Discussion in 'Politics' started by 151, Nov 10, 2008.

  1. 151


    I am just wondering if I am alone in thinking this is wrong.

    I mean I've always thought the post office being owned by the government was bad now some people are suggesting nationalizing every poorly run business in the country.
  2. terrible idea, even worse happening all of it under a Republican conservative administration. They're destroying capitalism
  3. What are the common denominators of the varied businesses that are failing?

    Today we have DHL AXP and CCC, what do these co's have in common?

    Are all of these leaders incompetent?


    Imo, very difficult to do business in the US.
  4. sure, it's easier in communist China

    American management has been a disaster, how comes Toyota manages to make a buck here.
  5. It's a horrible idea because it is forcing a certain business to stay running even though it is not wanted or needed.

    People make it out like GM and other companies are too big to fail because of all the employees and expenses and impacts. Someone needs to let these people know that this is natural for modern countries. Things change.
  6. Depends-I would consider communications so important, a significant government oversight, if not ownership would be in order.

    The role of government is continuity, right, otherwise why not just have a somewhat anarchic, predatory capitalist system?

    Like NeoRio says, change is inevitable, but is it actually always good? Massive business going bust, job redundancy, social upheaval on a personal scale, stress, debilitation, family breakups, you name it.

    Just to stir the pot, I'm going to suggest, that the implications of true capitalism largely erase the alleged efficiency gains of said approach, in a survival of the fittest business sense at least.

    Thing is, when a government, local or otherwise, is in strife, what does it (invariably) do?
    That's right, sells off PUBLIC assets to try and shore up the balance books, at fire sale prices.

    When things are going well-they do the same damn thing, because these assets look attractive in a boom environment to privateers.

    Strangely, the sale of public assets never results in lower taxes, (despite tax payer dollars having bought or invested in them over time) and in the "bust " scenario, taxes go up even more, one way or another.

    You have to ask-what happens, when every public asset has been privatised, and all of a sudden, these companies turn out to be either corrupt, incompetent, criminal, too damn greedy, or just to inefficient, and go bust?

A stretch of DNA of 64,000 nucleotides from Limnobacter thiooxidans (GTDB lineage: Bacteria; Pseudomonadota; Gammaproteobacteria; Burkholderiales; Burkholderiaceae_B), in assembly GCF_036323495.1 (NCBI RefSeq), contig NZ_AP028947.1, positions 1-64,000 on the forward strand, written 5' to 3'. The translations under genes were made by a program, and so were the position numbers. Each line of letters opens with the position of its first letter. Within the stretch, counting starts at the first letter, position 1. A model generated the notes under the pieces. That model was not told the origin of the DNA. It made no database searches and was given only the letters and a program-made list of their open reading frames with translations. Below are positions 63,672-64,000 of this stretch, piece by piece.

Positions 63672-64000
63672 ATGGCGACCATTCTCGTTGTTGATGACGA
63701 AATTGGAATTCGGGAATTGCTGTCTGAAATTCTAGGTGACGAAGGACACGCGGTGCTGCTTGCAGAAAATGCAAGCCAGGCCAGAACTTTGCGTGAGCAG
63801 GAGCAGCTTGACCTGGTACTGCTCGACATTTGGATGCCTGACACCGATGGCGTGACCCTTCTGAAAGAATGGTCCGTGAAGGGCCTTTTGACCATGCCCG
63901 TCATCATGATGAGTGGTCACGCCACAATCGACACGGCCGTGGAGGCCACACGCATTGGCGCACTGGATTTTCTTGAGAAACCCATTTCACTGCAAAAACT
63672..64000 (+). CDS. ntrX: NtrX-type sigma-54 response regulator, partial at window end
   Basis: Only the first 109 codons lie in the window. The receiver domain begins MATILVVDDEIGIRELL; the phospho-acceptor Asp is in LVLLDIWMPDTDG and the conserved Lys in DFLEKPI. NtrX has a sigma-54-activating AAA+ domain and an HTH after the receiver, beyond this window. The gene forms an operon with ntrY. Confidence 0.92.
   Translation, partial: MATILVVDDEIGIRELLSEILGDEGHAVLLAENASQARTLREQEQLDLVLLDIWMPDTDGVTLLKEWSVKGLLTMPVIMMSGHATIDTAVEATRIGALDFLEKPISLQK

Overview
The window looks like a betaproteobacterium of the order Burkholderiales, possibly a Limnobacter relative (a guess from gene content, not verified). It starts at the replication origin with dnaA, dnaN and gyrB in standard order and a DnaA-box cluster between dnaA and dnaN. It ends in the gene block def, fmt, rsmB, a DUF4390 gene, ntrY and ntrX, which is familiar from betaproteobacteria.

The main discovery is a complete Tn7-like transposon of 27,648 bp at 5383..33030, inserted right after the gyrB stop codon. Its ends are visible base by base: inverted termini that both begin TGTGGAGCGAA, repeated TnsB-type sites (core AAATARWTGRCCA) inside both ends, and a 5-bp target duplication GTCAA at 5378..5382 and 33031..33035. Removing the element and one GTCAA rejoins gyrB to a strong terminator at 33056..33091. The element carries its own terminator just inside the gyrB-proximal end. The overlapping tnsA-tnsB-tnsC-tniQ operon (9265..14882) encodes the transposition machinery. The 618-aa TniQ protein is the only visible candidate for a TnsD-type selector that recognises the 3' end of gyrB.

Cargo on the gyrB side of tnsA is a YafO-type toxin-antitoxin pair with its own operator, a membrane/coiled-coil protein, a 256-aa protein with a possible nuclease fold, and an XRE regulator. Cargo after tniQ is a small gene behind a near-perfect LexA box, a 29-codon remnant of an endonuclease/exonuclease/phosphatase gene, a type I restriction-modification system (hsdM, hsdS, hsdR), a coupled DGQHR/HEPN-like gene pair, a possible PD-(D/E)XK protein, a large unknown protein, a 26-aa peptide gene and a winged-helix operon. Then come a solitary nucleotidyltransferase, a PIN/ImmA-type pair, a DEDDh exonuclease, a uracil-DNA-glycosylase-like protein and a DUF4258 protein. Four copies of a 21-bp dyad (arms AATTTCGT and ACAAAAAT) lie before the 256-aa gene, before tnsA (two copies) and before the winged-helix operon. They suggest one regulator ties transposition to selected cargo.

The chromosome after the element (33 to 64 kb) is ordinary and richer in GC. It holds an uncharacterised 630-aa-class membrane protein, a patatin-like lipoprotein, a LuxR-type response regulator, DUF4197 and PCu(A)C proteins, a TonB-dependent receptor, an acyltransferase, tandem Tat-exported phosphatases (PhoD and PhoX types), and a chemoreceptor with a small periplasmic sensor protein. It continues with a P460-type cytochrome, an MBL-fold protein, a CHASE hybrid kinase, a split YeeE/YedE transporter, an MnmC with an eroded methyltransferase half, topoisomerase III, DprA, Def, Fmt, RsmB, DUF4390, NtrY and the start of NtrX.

Nationalizing every poorly run business is ludicrous of course, or governments would be nationalised-or do I mean re-publicised?
    And your being sarcastic to suggest anyone is actually suggesting that of course, but between farm and industry subsidies (without overall public ownership beyond shareholding or taxpaying) , I wonder if a lot of pure free marketers are missing something, ie, the extent to which government does, actually, keep some entire sectors afloat, regardless of a percentage of public ownership.
  7. Economic change that relates to supply and demand is neither good or bad. It is natural.

    A better product than GM has been established.

    GM cannot compete.

    Does it make sense to send a message to all companies that if they can't compete anymore they can suck money out of the government?

    The size of the company does not matter.

    Economies progress through economic stages and the US left the manufactoring stage a long time ago.

    The more the government intervenes the more abnormality it causes.

    Ask yourself one question. Do companies deserve to function when they should be bankrupt and do you feel like paying for these companies to function when the should be bankrupt?

    If everyone wanted to combine morality and compassion with business than we would still be in the stone age.

  8. Typical response, and no doubt you make some good points.

    Lets reason, with the given example of GM, no it seems they cant compete. The end result of that, is monopolism, or true oligarchy.
    Why is that bad? Because again, you have a predatory principle, the basis of corporatisation.
    Competition wil cease to exist, with buyouts and takeovers, leaving you with -Lada, where no further incentive to capture market share through innovation or anything else results in stagnation, lack of investment and-wait for it-bust, net negatives for everyone.

    Toyota, wouldn't do that to you, would they? If all there competition is destroyed, well, maybe they would, given the only reason they exist is to please shareholders, whom very likely , dont actually know much about making cars.

    As for sending messages to corps, how heavily has the car industry been subsidised, and do you truly understand why??

    Big $, if the US or any other industrial nation truly, and i mean truly LOST car making ability, the global economy would collapse overnight; the reasons behind this are many, not local manufacturing , not "jobs", it spells ENORMOUS current account deficits, the likes of which not to many countries could remain solvent with.

    Your right, in theory, the size of the company doesn't matter-but it depends on the size of the economy it resides in .